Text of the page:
New method reveals hidden population of regulatory molecules in cells

UC Santa Cruz researchers have revealed a previously undetected population of small RNA molecules involved in cell regulation

Eva Robinson and Aaron Cozen

Research specialist Eva Robinson and project scientist Aaron Cozen in Todd Lowe's biomolecular engineering lab. Cozen led the lab's development of a new RNA sequencing technique. (Photo by T. Stephens)

A recently discovered family of small RNA molecules, some of which have been implicated in cancer progression, has just gotten much larger thanks to a new RNA sequencing technique developed by researchers at UC Santa Cruz.

The technique, described in a paper published August 3 in Nature Methods, provides sensitive detection of small RNAs that are chemically modified (methylated) after being transcribed from the genome. The researchers used the technique to reveal an abundance of modified fragments derived from transfer RNA molecules in both yeast cells and human cells.

"Transfer RNAs are some of the most numerous small RNAs in all organisms, and it turns out that cells are just littered with little pieces of them. We discovered that many of those pieces are hidden from the standard analyses due to modifications of the RNA," said first author Aaron Cozen, a project scientist in biomolecular engineering at UC Santa Cruz.

Senior author Todd Lowe, professor and chair of biomolecular engineering, said the method opens up a rapidly growing area of RNA research. "With our method, there is a more than three-fold increase in the overall detection of transfer RNA fragments," he said.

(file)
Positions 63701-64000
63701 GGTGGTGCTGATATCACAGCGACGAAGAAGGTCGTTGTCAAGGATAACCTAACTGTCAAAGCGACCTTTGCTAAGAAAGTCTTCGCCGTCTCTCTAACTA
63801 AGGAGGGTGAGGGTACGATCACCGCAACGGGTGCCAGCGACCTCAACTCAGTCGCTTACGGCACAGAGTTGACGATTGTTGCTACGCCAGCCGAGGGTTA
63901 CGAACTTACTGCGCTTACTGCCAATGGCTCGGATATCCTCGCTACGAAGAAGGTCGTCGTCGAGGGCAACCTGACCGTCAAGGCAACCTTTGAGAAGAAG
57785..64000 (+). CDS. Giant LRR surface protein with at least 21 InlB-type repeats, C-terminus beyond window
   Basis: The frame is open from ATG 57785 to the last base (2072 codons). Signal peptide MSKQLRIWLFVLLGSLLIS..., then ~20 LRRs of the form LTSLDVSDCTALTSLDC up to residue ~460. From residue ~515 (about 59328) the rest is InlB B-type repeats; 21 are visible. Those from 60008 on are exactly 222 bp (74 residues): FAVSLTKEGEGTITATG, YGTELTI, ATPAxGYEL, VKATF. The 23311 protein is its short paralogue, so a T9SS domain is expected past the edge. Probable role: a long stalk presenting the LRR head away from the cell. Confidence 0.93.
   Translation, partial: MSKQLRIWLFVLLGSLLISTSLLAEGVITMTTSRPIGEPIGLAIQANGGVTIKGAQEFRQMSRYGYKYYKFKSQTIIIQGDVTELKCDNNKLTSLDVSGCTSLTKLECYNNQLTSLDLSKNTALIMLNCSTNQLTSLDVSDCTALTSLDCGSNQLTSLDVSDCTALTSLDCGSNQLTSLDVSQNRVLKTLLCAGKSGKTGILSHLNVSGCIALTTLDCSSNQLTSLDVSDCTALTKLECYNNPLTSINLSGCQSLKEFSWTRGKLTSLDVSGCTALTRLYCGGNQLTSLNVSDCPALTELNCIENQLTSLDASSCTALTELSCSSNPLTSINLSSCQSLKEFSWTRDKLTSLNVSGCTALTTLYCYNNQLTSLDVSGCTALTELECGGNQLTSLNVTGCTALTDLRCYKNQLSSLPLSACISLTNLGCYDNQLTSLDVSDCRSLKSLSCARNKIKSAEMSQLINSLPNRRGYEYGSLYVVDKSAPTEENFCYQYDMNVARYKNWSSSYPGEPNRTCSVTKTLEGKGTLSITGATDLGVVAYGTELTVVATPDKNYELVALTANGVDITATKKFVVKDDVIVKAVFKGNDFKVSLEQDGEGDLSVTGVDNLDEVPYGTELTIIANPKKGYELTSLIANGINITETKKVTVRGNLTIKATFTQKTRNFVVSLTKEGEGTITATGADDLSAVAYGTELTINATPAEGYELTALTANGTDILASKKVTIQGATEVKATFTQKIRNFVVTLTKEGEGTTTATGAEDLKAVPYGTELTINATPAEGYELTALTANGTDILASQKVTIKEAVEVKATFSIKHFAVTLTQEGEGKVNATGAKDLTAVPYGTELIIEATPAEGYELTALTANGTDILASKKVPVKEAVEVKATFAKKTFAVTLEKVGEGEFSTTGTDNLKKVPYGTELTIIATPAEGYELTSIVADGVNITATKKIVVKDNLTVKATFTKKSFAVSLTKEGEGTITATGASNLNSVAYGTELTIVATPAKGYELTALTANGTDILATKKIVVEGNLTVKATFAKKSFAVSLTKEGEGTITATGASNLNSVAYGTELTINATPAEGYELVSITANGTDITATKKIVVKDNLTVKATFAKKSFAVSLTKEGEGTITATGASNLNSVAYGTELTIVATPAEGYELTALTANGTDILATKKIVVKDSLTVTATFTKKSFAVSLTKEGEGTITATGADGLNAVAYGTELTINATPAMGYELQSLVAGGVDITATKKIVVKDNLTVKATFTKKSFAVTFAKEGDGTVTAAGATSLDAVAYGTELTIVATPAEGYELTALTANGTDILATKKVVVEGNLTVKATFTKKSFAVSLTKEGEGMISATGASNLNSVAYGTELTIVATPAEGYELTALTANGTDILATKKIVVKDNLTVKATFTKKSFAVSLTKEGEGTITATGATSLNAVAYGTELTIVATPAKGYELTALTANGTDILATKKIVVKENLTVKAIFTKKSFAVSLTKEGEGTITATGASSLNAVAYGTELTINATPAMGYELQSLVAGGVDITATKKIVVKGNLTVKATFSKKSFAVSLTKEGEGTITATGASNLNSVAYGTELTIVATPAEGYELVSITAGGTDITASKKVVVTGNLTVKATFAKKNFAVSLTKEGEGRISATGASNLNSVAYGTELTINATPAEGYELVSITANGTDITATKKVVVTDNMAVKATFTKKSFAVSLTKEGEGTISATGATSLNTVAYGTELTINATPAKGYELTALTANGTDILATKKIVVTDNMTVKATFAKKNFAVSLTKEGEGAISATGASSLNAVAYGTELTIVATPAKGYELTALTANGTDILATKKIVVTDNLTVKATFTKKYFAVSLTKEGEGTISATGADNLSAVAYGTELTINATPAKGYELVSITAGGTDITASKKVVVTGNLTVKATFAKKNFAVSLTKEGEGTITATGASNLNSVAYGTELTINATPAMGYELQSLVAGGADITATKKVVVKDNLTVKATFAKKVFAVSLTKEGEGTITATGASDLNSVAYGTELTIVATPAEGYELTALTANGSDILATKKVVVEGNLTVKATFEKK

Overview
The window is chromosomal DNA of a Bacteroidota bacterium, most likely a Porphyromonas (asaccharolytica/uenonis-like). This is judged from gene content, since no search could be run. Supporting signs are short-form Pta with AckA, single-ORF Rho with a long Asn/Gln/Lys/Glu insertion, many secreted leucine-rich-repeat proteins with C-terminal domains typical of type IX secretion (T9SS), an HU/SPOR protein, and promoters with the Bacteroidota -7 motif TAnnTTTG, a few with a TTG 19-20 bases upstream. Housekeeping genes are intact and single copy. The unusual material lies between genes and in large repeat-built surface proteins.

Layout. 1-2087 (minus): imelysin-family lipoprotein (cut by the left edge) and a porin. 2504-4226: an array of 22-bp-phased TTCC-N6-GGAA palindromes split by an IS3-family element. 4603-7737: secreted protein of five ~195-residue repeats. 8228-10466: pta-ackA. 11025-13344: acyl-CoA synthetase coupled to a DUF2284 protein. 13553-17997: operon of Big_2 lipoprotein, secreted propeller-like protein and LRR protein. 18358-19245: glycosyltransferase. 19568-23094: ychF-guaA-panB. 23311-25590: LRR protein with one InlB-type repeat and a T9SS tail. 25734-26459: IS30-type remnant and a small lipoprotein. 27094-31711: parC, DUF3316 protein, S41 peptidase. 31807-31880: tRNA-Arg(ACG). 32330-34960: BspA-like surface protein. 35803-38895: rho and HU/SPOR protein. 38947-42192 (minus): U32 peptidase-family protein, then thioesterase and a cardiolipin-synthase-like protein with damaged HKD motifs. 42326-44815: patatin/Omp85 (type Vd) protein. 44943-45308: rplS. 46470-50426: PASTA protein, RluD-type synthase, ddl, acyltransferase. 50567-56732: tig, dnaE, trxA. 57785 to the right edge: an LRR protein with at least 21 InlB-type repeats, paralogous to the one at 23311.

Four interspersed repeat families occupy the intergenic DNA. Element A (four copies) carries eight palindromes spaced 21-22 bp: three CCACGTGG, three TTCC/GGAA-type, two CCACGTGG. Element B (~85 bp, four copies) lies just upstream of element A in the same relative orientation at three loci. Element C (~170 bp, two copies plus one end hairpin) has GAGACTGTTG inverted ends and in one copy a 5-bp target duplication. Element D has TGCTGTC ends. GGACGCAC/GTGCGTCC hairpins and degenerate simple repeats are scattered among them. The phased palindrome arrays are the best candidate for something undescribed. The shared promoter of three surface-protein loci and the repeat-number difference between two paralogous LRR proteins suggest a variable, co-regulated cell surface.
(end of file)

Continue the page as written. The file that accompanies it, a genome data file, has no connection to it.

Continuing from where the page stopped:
Transfer RNA

Transfer RNA was characterized decades ago and plays a well-defined role, together with messenger RNA and ribosomal RNA, in translating the genetic instructions encoded in DNA into proteins. The discovery of RNA interference and genetic regulation by microRNA, however, revolutionized scientists' understanding of RNA's role in gene regulation and other cellular functions. Since then, a bewildering abundance and variety of small RNA molecules has been found in cells, and scientists are still struggling to sort out what they all do.

"In the past five years, we're starting to see that transfer RNAs are not just translating genes into proteins, they are being chopped up into fragments that do other things in the cell," Lowe said. "Just recently, a subset of these fragments was found to suppress breast cancer progression."

Transfer RNA fragments can be detected and analyzed using high-throughput sequencing techniques. But a critical step in the RNA sequencing protocol is blocked by certain RNA modifications involving added methyl groups, and these modifications are prevalent in transfer RNAs. The UC Santa Cruz researchers and their collaborators at the University of Rochester School of Medicine developed an enzymatic method that removes those modifications before sequencing.

Computational analysis

To make the method more powerful, the UCSC team developed a computational analysis of the sequencing data that they could use to identify and map specific modifications and see how common they are. They used this methodology to accurately predict previously documented transfer RNA modification patterns in yeast. Applying the technique to human cells, they were able to document a large number of previously unmapped modifications.

"In the human genome, this particular modification had only been mapped in 10 to 15 percent of transfer RNAs, and with our method were able to map pretty much all of them. It's greatly accelerating the pace of discovery," Lowe said.

Lowe noted that this project capitalized on the expertise at UC Santa Cruz in two major areas, RNA biology and genomics. His lab is affiliated with both the UC Santa Cruz Genomics Institute and the Center for Molecular Biology of RNA.

In addition to Cozen and Lowe, the coauthors of the paper include Andrew Holmes and Eva Robinson at UC Santa Cruz and Erin Quartley and Eric Phizicky at the University of Rochester School of Medicine. This research was supported by the National Institutes of Health.